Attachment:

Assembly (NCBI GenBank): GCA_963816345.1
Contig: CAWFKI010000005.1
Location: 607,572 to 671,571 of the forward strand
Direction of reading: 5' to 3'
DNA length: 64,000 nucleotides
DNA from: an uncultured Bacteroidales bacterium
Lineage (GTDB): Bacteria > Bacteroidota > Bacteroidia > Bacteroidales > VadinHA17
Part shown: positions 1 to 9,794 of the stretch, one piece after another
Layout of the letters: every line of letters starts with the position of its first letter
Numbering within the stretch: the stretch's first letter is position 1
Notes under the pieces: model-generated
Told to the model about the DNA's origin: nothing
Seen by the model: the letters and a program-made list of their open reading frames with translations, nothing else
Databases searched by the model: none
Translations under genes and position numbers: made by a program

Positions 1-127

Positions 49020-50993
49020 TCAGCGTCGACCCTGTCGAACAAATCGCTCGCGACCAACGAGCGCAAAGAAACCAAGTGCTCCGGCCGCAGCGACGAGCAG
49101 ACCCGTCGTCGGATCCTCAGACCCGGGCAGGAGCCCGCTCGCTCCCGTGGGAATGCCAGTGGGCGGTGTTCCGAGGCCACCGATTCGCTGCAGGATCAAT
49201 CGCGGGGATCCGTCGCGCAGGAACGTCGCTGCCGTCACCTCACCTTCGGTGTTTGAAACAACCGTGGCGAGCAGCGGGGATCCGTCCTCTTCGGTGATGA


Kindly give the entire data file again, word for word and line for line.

Assembly (NCBI GenBank): GCA_963816345.1
Contig: CAWFKI010000005.1
Location: 607,572 to 671,571 of the forward strand
Direction of reading: 5' to 3'
DNA length: 64,000 nucleotides
DNA from: an uncultured Bacteroidales bacterium
Lineage (GTDB): Bacteria > Bacteroidota > Bacteroidia > Bacteroidales > VadinHA17
Part shown: positions 1 to 9,794 of the stretch, one piece after another
Layout of the letters: every line of letters starts with the position of its first letter
Numbering within the stretch: the stretch's first letter is position 1
Notes under the pieces: model-generated
Told to the model about the DNA's origin: nothing
Seen by the model: the letters and a program-made list of their open reading frames with translations, nothing else
Databases searched by the model: none
Translations under genes and position numbers: made by a program

Positions 1-127

Positions 49020-50993
49020 TCAGCGTCGACCCTGTCGAACAAATCGCTCGCGACCAACGAGCGCAAAGAAACCAAGTGCTCCGGCCGCAGCGACGAGCAG
49101 ACCCGTCGTCGGATCCTCAGACCCGGGCAGGAGCCCGCTCGCTCCCGTGGGAATGCCAGTGGGCGGTGTTCCGAGGCCACCGATTCGCTGCAGGATCAAT
49201 CGCGGGGATCCGTCGCGCAGGAACGTCGCTGCCGTCACCTCACCTTCGGTGTTTGAAACAACCGTGGCGAGCAGCGGGGATCCGTCCTCTTCGGTGATGA